Manchin sets vote on BLM nominee, expresses support

By Emma Dumain | 07/20/2021 05:57 AM EST

The Senate Energy and Natural Resources Committee will vote this week on Tracy Stone-Manning to lead the Bureau of Land Management. Francis Chung/E&E News

Senate Energy and Natural Resources Chairman Joe Manchin will support Tracy Stone-Manning, the beleaguered nominee tapped to run the Bureau of Land Management, according to a spokesperson for the West Virginia Democrat.

Manchin’s vote is a crucial one, as all 50 Republicans appear poised to vote against her in the evenly divided Senate. A spokeswoman for Manchin shared the lawmaker’s stance with E&E News yesterday evening. Manchin also announced yesterday the committee will meet on Thursday to vote on Stone-Manning’s nomination.

Stone-Manning has come under increasing fire from Republicans, who have labeled her an "eco-terrorist" for her involvement in a 1980s plot to sabotage a logging operation in Idaho by inserting metal spikes into hundreds of trees. While she was not directly implicated in the tree spiking, a man convicted in the plot told E&E News that she was aware of it in advance, contradicting her earlier statements (Greenwire, July 15). She later won immunity for testifying against the plotters.

Despite those concerns, sources familiar with discussions surrounding the nomination say Manchin’s position isn’t a huge surprise — he has largely backed President Biden’s prerogative to fill his Cabinet and is close with Sen. Jon Tester (D-Mont.), Stone-Manning’s former boss who personally recommended his one-time aide for the post.

But Manchin also has a history of disrupting nominations, starting with Biden’s first pick to run the Office of Management and Budget, Neera Tanden, a progressive who alienated conservatives with antagonistic tweets. Tanden’s nomination was withdrawn as a result (E&E Daily, March 3).

Manchin and Sen. Lisa Murkowski (R-Alaska) later teamed up to express opposition to Biden’s original choice to be deputy Interior secretary, Elizabeth Klein, for past positions opposing oil and gas drilling on federal lands. Biden was ultimately forced to reverse course and nominate former Bureau of Ocean Energy Management Director Tommy Beaudreau in Klein’s stead (E&E Daily, March 24).

Until this point, Manchin’s refusal to say how he’d vote on Stone-Manning left the door open for another potential derailment. His decision to support her now, in light of the allegations being waged against her, shows that the Republican campaign against her isn’t spreading across the aisle, as the GOP has hoped.

Stone-Manning is under increasing Republican attacks for her role in the 1989 tree-spiking case. While her involvement has been a matter of public record for decades in Montana — where Stone-Manning was confirmed in 2013 as the state’s director of environmental quality — the circumstances are now being relitigated by Senate Republicans, who say she lied to lawmakers when she denied in her committee questionnaire that she has ever been the target of a criminal investigation.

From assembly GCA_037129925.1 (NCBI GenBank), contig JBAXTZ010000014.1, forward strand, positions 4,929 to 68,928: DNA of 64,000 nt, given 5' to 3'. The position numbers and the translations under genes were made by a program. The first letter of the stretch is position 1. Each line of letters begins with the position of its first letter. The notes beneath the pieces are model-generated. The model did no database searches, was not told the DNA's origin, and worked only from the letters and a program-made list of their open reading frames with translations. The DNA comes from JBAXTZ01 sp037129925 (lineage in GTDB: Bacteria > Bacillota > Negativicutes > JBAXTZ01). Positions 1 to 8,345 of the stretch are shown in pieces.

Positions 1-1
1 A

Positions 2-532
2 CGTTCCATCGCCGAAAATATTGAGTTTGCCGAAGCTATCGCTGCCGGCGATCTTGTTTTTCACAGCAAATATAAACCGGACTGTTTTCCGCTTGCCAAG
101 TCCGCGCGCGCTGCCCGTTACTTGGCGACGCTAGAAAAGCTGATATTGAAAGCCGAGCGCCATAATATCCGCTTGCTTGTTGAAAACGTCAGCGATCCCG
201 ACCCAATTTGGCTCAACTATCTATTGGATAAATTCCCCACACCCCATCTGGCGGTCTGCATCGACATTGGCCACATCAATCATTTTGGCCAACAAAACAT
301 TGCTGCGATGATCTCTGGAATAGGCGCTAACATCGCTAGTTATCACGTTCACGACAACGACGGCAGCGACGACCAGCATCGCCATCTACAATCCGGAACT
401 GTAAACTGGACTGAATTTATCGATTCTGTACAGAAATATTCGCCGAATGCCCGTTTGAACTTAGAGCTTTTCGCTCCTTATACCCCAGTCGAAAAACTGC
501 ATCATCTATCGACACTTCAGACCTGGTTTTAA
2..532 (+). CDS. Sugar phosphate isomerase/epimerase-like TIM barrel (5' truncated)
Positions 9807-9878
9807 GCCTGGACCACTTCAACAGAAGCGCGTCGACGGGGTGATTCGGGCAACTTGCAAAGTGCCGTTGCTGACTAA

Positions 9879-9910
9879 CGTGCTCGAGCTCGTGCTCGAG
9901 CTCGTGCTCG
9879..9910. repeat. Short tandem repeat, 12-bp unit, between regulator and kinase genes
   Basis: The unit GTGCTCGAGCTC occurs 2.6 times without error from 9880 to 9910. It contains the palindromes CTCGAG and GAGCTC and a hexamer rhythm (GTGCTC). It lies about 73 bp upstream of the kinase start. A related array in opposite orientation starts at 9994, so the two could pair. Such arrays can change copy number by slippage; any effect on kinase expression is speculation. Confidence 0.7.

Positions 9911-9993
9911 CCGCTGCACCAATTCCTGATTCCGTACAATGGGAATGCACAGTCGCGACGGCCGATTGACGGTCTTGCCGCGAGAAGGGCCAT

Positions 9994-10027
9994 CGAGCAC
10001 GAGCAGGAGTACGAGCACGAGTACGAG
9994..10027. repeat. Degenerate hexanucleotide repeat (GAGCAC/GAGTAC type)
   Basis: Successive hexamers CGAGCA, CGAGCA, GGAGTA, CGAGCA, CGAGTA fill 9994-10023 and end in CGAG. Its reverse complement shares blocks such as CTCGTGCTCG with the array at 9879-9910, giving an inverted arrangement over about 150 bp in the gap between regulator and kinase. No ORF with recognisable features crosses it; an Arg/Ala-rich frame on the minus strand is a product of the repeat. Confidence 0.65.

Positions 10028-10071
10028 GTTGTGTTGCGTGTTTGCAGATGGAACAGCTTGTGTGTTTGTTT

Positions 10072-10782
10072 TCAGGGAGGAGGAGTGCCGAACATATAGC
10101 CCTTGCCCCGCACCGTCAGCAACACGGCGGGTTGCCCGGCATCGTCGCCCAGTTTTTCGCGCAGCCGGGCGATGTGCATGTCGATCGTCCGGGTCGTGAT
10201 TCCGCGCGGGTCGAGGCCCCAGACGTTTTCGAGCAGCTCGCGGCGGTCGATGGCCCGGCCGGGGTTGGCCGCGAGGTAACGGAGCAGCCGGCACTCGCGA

Since that time, one of the two men charged with plotting and carrying out the exercise, John Blount, told E&E News that while Stone-Manning was aware of the plan, she had no role in the planning or execution. However, Stone-Manning did type out an anonymous, threatening letter composed by the two men and sent it to authorities to warn them of the plot, prompting questions about why she did not immediately turn the perpetrators over to law enforcement (E&E Daily, July 15).

Last week, Senate ENR ranking member John Barrasso (R-Wyo.) released a letter from a retired Forest Service special agent alleging that Stone-Manning “was an active member of the original group that planned the spiking” and that she was originally uncooperative in the federal investigation into the incident. He and the nine other Republicans on the committee plan to vote against her at the Thursday markup.

But Stone-Manning’s supporters say Republicans are seeking to discredit a long-time environmental steward who got mixed up with the wrong crowd as a 23-year-old and was never ultimately charged with any wrongdoing. Her allies also point that she testified in court against the two perpetrators. She is currently the associate vice president for public lands at the National Wildlife Federation.

The Senate ENR Committee will also on Thursday revote on Robert Anderson to be solicitor of the Department of the Interior, clearing up a procedural mistake from a previous markup.On the agenda as well are:

  • Shalanda Baker to be director of the Office of Minority Economic Impact at the Department of Energy.
  • Samuel Walsh to be general counsel at the Department of Energy.
  • Andrew Light to be an assistant secretary of Energy for international affairs.